Who would have thought the 1978 simple slasher Halloween would become a cult classic? It’s because it’s not a stale horror flick—it reflects what lies beneath the concept of Halloween. The cute trick-or-treat celebration originates from legendary terrors.
Many horror enthusiasts know basic facts about the flick, such as how it was initially titled The Babysitter Murders. But do they know how long filming lasted?
No one made a film about Halloween before Carpenter
By 1978, there were horror hits like Psycho and Rosemary’s Baby. Some of the most famous horror classics came from the ’70s, such as The Exorcist, The Texas Chainsaw Massacre, The Hills Have Eyes, and Jaws. Audiences became familiar with graphics and jump scares.
However, Hollywood hadn’t recognized any movie based on Halloween night. There might have been multiple Halloween-themed projects in development, but they weren’t promoted before John Carpenter’s film. Halloween was the first to focus on the so-called kids’ holiday, amplifying its roots of fear.
Some critics claim Halloween defined the slasher genre. Several horror franchises either followed or satirized the movie’s concept. While it has a different plot, Friday the 13th concentrates on a masked serial killer hunting down a group of teenagers. Conversely, the 1996 Scream movie mocks the old slasher for its teen naivety.
Halloween also accentuates its recurring notion that evil never dies. Dr. Loomis’ chilling line catapulted the future franchise to its success: “I realized what was living behind that boy’s eyes was purely and simply evil.”
Filming ‘Halloween’ didn’t take long in 1978
There are a few claims that claim Carpenter wrote the screenplay in 10 days or three weeks. However, filming a project is different from writing a script.
After Carpenter co-wrote the script with producer Debra Hill, he also scored the film. The infamous eerie piano-based “Halloween” anthem plays throughout the film. Carpenter reportedly composed the music in a short amount of time.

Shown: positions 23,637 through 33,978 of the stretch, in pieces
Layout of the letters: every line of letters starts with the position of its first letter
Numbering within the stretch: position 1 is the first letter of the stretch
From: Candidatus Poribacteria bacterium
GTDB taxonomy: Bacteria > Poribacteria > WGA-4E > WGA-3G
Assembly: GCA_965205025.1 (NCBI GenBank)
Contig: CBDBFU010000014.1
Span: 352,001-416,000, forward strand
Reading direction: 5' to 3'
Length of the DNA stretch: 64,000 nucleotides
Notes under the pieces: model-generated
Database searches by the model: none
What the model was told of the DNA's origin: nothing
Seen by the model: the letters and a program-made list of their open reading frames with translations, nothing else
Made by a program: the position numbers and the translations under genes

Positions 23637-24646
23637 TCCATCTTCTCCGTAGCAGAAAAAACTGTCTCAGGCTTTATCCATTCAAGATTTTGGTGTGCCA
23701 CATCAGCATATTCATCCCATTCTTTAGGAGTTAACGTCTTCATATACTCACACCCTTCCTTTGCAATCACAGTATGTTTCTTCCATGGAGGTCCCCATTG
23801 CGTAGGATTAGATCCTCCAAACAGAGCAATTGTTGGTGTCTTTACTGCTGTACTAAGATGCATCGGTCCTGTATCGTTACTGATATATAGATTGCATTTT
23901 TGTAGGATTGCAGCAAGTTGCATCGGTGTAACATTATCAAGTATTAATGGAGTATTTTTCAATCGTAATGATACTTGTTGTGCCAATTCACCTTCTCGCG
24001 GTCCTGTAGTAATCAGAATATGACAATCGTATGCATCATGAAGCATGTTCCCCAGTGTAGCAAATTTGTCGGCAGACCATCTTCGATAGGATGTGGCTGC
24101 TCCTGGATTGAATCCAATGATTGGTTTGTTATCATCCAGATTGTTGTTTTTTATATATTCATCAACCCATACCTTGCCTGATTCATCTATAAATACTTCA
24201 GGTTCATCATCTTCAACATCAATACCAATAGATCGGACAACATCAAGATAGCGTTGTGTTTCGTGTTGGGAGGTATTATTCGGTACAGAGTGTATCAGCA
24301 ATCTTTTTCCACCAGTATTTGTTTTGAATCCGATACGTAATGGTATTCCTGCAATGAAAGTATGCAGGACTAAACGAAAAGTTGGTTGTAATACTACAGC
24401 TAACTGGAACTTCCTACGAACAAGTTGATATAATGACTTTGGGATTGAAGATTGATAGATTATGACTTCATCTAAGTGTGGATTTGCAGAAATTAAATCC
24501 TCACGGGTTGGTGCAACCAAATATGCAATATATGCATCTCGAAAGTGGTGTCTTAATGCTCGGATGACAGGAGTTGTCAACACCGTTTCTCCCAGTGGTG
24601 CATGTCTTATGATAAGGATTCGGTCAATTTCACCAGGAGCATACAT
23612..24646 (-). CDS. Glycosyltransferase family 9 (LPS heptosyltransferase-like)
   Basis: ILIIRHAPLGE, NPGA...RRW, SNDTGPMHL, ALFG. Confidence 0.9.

Similarly, the director shot the film over a small time frame of 20 days. The flick is recognized for its Steadicam use, following other characters from Michael Myers’ point of view.
Before production began, the designer Tommy Lee Wallace looked for the Michael Myers face mask. He bought a cheap Captain Kirk (Star Trek) mask and expanded the eye holes and spray-painted it. Wallace erased any resemblance to William Shatner’s character.
The modern franchise is set after the original 1978 ‘Halloween’ movie
Halloween Kills will premiere on Oct. 15, 2021, three years after the 2018 Halloween sequel. Jamie Lee Curtis reprised her role as Laurie Strode. The character is different from her teenage 1978 self.
Strode trained for a showdown with Michael Myers, but her family didn’t believe “the boogeyman was real” until now. Laurie, her daughter, and granddaughter thought they left the masked killer for dead in 2018. But horror fans know that evil can’t die.
Carpenter’s classic took a sharp turn and this installment conveys a different edge. Michael is more ruthless in Halloween Kills than in the 1978 movie. Laurie thinks he “transcends” every time he kills a person. Now that he’s damaged Haddonfield once again, the locals want to hunt him down.
Halloween Kills took nearly two months to film, starting in mid-September 2019 and ending in November.